New findings on long-term treatment of ADHD and link to cardiovascular disease

New findings on long-term treatment of ADHD and link to cardiovascular disease

A large proportion of patients who start taking ADHD medication, especially young adults, stop within the first year. However, people who use ADHD medicine for a long time and in higher-than-average doses seem to have a higher risk of some cardiovascular diseases. This is according to two new studies led by researchers from Karolinska Institutet and published in The Lancet Psychiatry and JAMA Psychiatry.

More than half of all teenagers, young adults and adults who received ADHD medication had stopped taking it within the first year. The proportion of children, on whose behalf decisions are made by parents or guardians, was slightly lower, but nonetheless, 35% stopped their medication within a year. The multinational study led by researchers at Karolinska Institutet in Sweden was published in The Lancet Psychiatry.

Risk of falling between the cracks

The researchers analyzed prescription data from more than 1.2 million patients who started ADHD medication in Australia, Denmark, Hong Kong, Iceland, the Netherlands, Norway, the U.K., Sweden and the U.S. The pattern was the same in all countries/regions.

“It’s unlikely that so many people discontinue their treatment because their ADHD symptoms have remitted, meaning that the high rate of early discontinuation may be a major barrier to effective treatment,” says Zheng Chang, senior researcher at the Department of Medical Epidemiology and Biostatistics at Karolinska Institutet who led both studies. “We haven’t been able to analyze the direct causes in this study, but common reasons for discontinuing ADHD medication are adverse reactions and lack of effect.”

The highest rate of medication discontinuation occurred among 18- to 19-year-olds. This is when they leave child and adolescent psychiatry and enter adult psychiatry, a transition where they risk falling between the cracks. This is a shortcoming that the health care services must remedy, researchers say.

“We need to improve the transition to adult psychiatry and spread knowledge about the fact that problems associated with ADHD often persist over time,” says Isabell Brikell, research coordinator at the Department of Medical Epidemiology and Biostatistics, Karolinska Institutet, and one of the first authors of the study in The Lancet Psychiatry. “In addition, new digital tools such as simple SMS-based inventions could be used to help people with ADHD manage their medication.”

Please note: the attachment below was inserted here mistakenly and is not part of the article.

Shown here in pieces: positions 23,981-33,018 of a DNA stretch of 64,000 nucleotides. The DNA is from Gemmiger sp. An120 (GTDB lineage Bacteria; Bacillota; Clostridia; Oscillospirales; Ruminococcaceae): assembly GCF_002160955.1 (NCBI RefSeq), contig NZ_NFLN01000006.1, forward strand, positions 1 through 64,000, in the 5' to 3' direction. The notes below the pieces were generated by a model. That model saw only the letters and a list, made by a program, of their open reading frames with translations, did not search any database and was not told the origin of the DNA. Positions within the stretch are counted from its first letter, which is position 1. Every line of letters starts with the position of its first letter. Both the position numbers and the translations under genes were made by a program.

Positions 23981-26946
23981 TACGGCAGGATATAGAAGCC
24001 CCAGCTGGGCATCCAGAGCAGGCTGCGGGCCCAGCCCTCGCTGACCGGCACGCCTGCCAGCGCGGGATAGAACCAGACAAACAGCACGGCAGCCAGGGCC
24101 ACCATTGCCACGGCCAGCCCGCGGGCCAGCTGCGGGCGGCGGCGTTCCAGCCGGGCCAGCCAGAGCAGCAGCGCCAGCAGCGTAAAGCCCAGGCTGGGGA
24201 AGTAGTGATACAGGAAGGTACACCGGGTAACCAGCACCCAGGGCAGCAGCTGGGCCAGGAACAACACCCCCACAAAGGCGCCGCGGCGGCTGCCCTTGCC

Denmark sticks out

A country that sticks out in the statistics is Denmark, which had a much lower proportion of children who discontinue their treatment within a year—18%, as opposed to the mean of 35%. Compared with other Nordic countries like Sweden and Norway, the prescription of ADHD drugs is lower, which could suggest that medication is only prescribed to those with severe ADHD and the greatest need, researchers say.

“Sweden has a relatively high prescription rate of ADHD medication compared with many other European countries, so it is possible that we over-prescribe here,” says Zheng Chang.

In another study conducted with more than 275,000 Swedish ADHD patients, now published in JAMA Psychiatry, Dr. Chang and his research group examined ADHD medication use for up to 14 years. They were then able to show that ADHD medication when taken for a longer time and in higher doses than average is associated with a higher risk of some cardiovascular diseases, primarily hypertension and arterial disease.

In general, the risk of cardiovascular disease increased by approximately 4% annually. The risk increase was greatest in the first few years of treatment and then leveled off, and it was only statistically significant at doses higher than 1.5 times the average daily dose (so-called defined daily dose, DDD). This means that those treated with lower doses are not likely to develop cardiovascular disease, according to the researchers.

Patients should be followed up

“There is a long list of drugs that have been linked to a comparable increased risk of hypertension when used long-term such as the one found here, so patients should not be alarmed by these findings,” says Le Zhang, postdoc researcher in Dr. Chang’s research group and first author of the JAMA Psychiatry study.

“However, in clinical practice, the raised risk should be carefully weighed against the recognized benefits of treatment on a case-by-case basis. Doctors should also regularly follow up the ADHD patients to find signs and symptoms of cardiovascular disease while they’re on medication over the long-term.”

Since this is an observational study, it is not possible to conclude that it is the ADHD medication that leads to an increased risk of cardiovascular disease. As the researchers point out, it could depend on other medications, symptom severity or lifestyle factors.

More information:
Isabell Brikell et al, ADHD medication discontinuation and persistence across the lifespan: a retrospective observational study using population-based databases, The Lancet Psychiatry (2023). DOI: 10.1016/S2215-0366(23)00332-2

Le Zhang et al, Attention-Deficit/Hyperactivity Disorder Medications and Long-Term Risk of Cardiovascular Diseases, JAMA Psychiatry (2023). DOI: 10.1001/jamapsychiatry.2023.4294

Journal information:
JAMA Psychiatry

The Lancet Psychiatry

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